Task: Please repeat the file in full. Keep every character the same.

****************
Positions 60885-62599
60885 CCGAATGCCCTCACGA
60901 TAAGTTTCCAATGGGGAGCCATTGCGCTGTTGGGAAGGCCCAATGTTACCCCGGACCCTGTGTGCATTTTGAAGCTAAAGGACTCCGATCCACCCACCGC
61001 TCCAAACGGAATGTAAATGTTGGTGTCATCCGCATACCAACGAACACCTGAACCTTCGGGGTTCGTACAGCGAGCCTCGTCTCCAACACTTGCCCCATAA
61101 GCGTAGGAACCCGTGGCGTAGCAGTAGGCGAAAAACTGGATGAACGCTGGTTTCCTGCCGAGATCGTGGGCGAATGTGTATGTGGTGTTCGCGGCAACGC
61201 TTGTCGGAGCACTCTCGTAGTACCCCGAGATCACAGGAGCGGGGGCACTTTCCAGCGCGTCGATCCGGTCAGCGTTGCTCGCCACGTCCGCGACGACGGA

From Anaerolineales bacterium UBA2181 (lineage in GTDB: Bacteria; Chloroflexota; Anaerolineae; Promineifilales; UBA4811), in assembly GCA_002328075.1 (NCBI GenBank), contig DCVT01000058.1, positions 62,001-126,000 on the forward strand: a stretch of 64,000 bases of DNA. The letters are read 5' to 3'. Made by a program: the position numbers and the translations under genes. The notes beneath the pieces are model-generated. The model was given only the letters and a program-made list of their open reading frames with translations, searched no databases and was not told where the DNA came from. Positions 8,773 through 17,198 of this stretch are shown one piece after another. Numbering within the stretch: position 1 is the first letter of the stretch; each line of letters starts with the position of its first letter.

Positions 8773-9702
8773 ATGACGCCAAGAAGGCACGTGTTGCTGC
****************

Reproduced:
Positions 60885-62599
60885 CCGAATGCCCTCACGA
60901 TAAGTTTCCAATGGGGAGCCATTGCGCTGTTGGGAAGGCCCAATGTTACCCCGGACCCTGTGTGCATTTTGAAGCTAAAGGACTCCGATCCACCCACCGC
61001 TCCAAACGGAATGTAAATGTTGGTGTCATCCGCATACCAACGAACACCTGAACCTTCGGGGTTCGTACAGCGAGCCTCGTCTCCAACACTTGCCCCATAA
61101 GCGTAGGAACCCGTGGCGTAGCAGTAGGCGAAAAACTGGATGAACGCTGGTTTCCTGCCGAGATCGTGGGCGAATGTGTATGTGGTGTTCGCGGCAACGC
61201 TTGTCGGAGCACTCTCGTAGTACCCCGAGATCACAGGAGCGGGGGCACTTTCCAGCGCGTCGATCCGGTCAGCGTTGCTCGCCACGTCCGCGACGACGGA

From Anaerolineales bacterium UBA2181 (lineage in GTDB: Bacteria; Chloroflexota; Anaerolineae; Promineifilales; UBA4811), in assembly GCA_002328075.1 (NCBI GenBank), contig DCVT01000058.1, positions 62,001-126,000 on the forward strand: a stretch of 64,000 bases of DNA. The letters are read 5' to 3'. Made by a program: the position numbers and the translations under genes. The notes beneath the pieces are model-generated. The model was given only the letters and a program-made list of their open reading frames with translations, searched no databases and was not told where the DNA came from. Positions 8,773 through 17,198 of this stretch are shown one piece after another. Numbering within the stretch: position 1 is the first letter of the stretch; each line of letters starts with the position of its first letter.

Positions 8773-9702
8773 ATGACGCCAAGAAGGCACGTGTTGCTGC